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Crackdown on Airbnb style holiday rentals in Phuket

Short term holiday rentals not only raise safety concerns and pose a nuisance for neighbors, they also fall foul of the law Short term “holiday rental” platforms, such as Airbnb have flourished in recent years, but concerns as to their safety abound, and calls for heavier regulation are commonplace. Perhaps unbeknownst to many who use such platforms, the practice of short term lets in Thailand within unregistered buildings is illegal. Phuket condo owners who have been earning extra income this way will now have to cease such activity or face fines and even jail time. A formal notice was issued last week by the Phuket Provincial Land Office, and sent to all 234 registered condo projects in Phuket, which includes 26,071 condo units. The notice read:
To managers/developers of condominiums, Today, there is a lot of news about condominium developers/owners renting out rooms or buildings that they have ownership of to foreigners or tourists on a daily basis (daily rental) rate that generate income as if they were a hotel (under the Hotel Act 2004). “This type of operation is causes a public nuisance for renters in the same complex and creates unsafe places for tourists, which may lead to loss of life and property. It is inacceptable to operate an illegal hotel. The penalty for this is up to one year in jail or a fine of up to B20,000, or both.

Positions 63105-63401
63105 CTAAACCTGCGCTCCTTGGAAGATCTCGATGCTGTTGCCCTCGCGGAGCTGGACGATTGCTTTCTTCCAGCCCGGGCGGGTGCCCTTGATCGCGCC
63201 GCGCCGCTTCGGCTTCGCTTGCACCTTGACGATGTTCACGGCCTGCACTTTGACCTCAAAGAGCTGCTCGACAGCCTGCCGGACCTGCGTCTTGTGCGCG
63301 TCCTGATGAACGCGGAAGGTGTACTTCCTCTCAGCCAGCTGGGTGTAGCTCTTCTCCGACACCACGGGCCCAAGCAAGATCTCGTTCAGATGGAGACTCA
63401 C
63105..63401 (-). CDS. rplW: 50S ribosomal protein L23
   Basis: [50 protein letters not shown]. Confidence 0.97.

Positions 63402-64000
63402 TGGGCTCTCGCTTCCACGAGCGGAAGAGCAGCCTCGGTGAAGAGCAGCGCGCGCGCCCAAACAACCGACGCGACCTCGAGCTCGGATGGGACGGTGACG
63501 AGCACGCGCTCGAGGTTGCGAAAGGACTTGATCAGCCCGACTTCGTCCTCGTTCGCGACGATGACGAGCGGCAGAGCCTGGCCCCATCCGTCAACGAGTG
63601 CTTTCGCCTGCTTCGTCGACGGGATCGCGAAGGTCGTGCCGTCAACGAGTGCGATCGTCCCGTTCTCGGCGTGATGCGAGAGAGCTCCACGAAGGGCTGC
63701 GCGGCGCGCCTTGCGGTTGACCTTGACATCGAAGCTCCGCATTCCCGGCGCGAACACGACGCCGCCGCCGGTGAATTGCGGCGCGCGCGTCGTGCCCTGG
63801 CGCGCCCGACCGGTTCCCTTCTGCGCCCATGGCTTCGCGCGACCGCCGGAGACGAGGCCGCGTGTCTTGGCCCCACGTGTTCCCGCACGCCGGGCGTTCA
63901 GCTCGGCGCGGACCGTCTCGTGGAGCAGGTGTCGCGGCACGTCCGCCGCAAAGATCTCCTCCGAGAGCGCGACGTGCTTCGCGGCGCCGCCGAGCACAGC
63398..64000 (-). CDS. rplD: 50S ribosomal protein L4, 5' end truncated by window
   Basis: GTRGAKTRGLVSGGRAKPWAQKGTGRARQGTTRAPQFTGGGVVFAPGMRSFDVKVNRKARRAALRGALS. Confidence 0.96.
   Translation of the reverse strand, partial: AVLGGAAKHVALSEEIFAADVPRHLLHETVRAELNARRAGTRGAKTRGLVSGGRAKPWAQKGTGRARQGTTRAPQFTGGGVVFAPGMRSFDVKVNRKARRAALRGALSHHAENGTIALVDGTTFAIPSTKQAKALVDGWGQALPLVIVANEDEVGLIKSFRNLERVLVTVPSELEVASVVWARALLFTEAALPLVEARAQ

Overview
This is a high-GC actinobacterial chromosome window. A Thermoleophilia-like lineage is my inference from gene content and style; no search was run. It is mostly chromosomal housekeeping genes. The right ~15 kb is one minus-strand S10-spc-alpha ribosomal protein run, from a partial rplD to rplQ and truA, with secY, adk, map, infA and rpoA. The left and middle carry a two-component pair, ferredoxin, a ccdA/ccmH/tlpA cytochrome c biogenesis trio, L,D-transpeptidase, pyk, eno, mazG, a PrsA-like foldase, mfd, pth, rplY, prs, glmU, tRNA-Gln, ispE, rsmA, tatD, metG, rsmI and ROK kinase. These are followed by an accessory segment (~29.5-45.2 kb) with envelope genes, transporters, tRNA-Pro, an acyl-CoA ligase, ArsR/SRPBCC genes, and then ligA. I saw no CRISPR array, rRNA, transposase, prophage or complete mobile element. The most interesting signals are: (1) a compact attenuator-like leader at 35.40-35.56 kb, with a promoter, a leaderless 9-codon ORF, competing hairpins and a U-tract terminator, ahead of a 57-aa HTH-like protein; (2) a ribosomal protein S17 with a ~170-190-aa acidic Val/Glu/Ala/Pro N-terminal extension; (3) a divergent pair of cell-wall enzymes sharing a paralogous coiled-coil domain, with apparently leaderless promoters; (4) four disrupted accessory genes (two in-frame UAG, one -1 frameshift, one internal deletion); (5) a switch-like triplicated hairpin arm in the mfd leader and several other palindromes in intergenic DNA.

Generally speaking, the Airbnb business model is based on evading regulations and circumventing the law. However, as Desmond Hughes, of Asia based law firm Hughes Krupica explained to Property Report: “Airbnb and companies like them are not responsible for legal compliance of the landlords and tenants. Therefore, no reliance or burden can be shifted away to them in general terms.” Hughes urges condo owners to take heed of Thai laws and understand that the responsibility to comply is on their own shoulders. “When it comes to individuals using their properties for standalone occasional rental, they must have regard to the laws of Thailand and cannot rely upon the use of an internet portal to somehow ‘escape’ from regulation. If rentals are made for non-nightly and non-weekly use and for periods longer than 30 days then such use may not fall within the definition of section 4 of the Hotel Act (2008). If investigated, the onus would be on the person being investigated to prove the type of use. Lying or deceiving the authorities about such use could carry serious penalties including criminal penalties” Although many condo owners are keen to continue with these rentals, most professionals in the industry agree the relevant laws should be viewed positively. Duncan Worthington of Infinity Communications, a public relations firm with numerous real estate clients told Property Report: “The recent announcements about clamping down on real estate owners renting out for short-term that is less than 30 days, is ultimately a good thing. This is not a new law. It is a long-standing law that is starting to be enforced. For fairness and stability in the market if the laws are applied equally then that is a good thing long-term.”